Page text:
Susan Scherreik Shares Advice for Young Entrepreneurs
Steve Adubato talks with Founder and Director of the Center for Entrepreneurial Studies at Seton Hall University, Susan Scherreik, who discusses the Hall's Pirate Pitch Competition and shares her advice for entrepreneurs on how to grow and expand their business in today’s economy.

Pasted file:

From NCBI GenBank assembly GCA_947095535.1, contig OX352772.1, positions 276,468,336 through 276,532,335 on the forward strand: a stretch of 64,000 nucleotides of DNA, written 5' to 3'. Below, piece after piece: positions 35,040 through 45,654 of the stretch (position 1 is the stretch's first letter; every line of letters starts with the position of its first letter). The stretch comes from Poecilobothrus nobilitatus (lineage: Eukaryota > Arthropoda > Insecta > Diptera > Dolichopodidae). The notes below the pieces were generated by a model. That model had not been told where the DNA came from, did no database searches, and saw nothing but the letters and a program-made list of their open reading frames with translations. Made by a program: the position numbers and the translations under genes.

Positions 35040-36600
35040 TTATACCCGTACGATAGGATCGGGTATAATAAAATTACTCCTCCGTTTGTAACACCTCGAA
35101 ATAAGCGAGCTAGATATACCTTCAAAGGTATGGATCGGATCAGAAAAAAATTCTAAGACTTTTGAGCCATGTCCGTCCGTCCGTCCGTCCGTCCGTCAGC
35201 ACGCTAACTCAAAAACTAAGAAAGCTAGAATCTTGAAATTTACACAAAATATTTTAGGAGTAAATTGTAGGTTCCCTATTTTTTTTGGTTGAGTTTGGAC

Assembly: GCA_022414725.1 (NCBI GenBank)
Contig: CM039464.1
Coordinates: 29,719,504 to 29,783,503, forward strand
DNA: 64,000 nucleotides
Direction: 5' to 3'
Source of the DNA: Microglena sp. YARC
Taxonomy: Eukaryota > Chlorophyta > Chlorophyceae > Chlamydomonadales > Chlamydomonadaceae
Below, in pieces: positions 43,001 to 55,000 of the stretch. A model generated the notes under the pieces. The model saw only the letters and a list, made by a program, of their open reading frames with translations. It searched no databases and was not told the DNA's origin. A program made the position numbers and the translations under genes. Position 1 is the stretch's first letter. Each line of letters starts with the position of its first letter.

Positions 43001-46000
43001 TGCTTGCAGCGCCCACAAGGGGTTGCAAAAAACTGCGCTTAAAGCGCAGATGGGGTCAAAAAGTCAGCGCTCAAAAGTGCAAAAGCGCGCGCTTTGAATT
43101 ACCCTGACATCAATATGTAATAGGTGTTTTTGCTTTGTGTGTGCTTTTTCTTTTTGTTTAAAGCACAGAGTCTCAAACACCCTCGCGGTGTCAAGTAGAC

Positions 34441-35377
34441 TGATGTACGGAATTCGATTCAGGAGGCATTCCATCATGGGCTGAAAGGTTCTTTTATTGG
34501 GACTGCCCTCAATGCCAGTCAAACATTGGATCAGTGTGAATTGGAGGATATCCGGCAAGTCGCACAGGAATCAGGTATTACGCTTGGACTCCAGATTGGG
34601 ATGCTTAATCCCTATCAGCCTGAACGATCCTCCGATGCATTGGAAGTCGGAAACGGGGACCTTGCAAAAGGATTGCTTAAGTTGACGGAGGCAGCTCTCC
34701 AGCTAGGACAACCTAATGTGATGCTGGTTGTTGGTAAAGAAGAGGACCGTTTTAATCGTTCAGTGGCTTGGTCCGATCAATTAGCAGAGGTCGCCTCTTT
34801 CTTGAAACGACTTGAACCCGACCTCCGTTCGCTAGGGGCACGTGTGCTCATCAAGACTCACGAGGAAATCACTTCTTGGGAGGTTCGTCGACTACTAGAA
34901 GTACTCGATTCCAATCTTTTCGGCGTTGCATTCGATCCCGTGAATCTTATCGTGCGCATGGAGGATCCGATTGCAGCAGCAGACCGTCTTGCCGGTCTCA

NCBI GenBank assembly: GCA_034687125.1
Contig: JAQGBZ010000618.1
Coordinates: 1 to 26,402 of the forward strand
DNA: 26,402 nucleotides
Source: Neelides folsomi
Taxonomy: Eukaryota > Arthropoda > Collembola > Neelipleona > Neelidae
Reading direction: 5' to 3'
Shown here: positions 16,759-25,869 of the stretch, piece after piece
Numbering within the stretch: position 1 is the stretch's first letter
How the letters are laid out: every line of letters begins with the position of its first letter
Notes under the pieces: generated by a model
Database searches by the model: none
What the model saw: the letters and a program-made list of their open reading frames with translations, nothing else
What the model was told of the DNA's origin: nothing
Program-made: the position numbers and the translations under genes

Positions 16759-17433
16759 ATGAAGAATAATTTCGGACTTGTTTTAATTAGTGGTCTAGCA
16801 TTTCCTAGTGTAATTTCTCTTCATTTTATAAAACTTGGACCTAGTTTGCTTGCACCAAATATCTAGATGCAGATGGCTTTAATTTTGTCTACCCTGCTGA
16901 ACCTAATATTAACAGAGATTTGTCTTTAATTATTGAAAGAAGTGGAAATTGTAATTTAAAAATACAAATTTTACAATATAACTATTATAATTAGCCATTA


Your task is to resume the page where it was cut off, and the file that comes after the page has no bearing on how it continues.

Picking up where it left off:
"We are pleased to welcome for the first time here on public television with us Susan Scherreik who is the founding director, center for entrepreneurial studies. Stillman School of Business at the great Seton Hall University. How you doing? I'm doing great Steve. Thank you so much for inviting me. I'm so delighted to be here today. It's our pleasure. Describe the center for entrepreneurial studies and the essence of being an entrepreneur. Well, we started our center, Steve, in 2003. We'd gotten a one million dollar endowment from an entrepreneur alum and fast forward to today, we have 18 courses in entrepreneurship. We have 2 entrepreneurship business contests. We have an entrepreneur hall of fame dinner in which we induct successful alumni entrepreneurs into that. We award a student or young alum an emerging entrepreneur award. We have about 50 entrepreneurs coming to campus every year to hang out with our students. Sure. And share their knowledge. The essence of an entrepreneur? Can Do. Dream it, Do it. It's an empowerment. We have alumni entrepreneurs who are sharing their knowledge with our student entrepreneurs and, Steve, I have to tell you, I've been doing this now about 13 years. The last two years, I have been totally blown away by what I can only term "The Shark Tank Generation". "The Shark Tank Generation"? What do you mean by that? Well, as we all know, the popular show "Shark Tank". Yes. And there's many shows that are like that. Yep. Students today, they want to be entrepreneurs. They want to change the world. Sure, they want to make money. Everybody does. You want to get a good job after college, but more than that, they have passion. They see something that needs fixing in the world either on a social entrepreneurship level which is solving a problem in the community or they want to create a product or a service and they feel very empowered to do that. You see that. Unbelievable. Any difference between young men and young women in this regard or all across the board you see it? Well, typically, there are more young men and just men in general who are entrepreneurs. There are fewer women. I have to tell you. The teens and the young adults and people in their 20s who are coming up the ranks. I don't see that much difference. You don't? With the ones who are really running businesses. Now I do see a difference in that some young women are more hesitant to get involved in entrepreneurship and I have to tell you, I just... I ride them pretty hard. I say "get out there. Do your idea. You're just as good as anyone else..."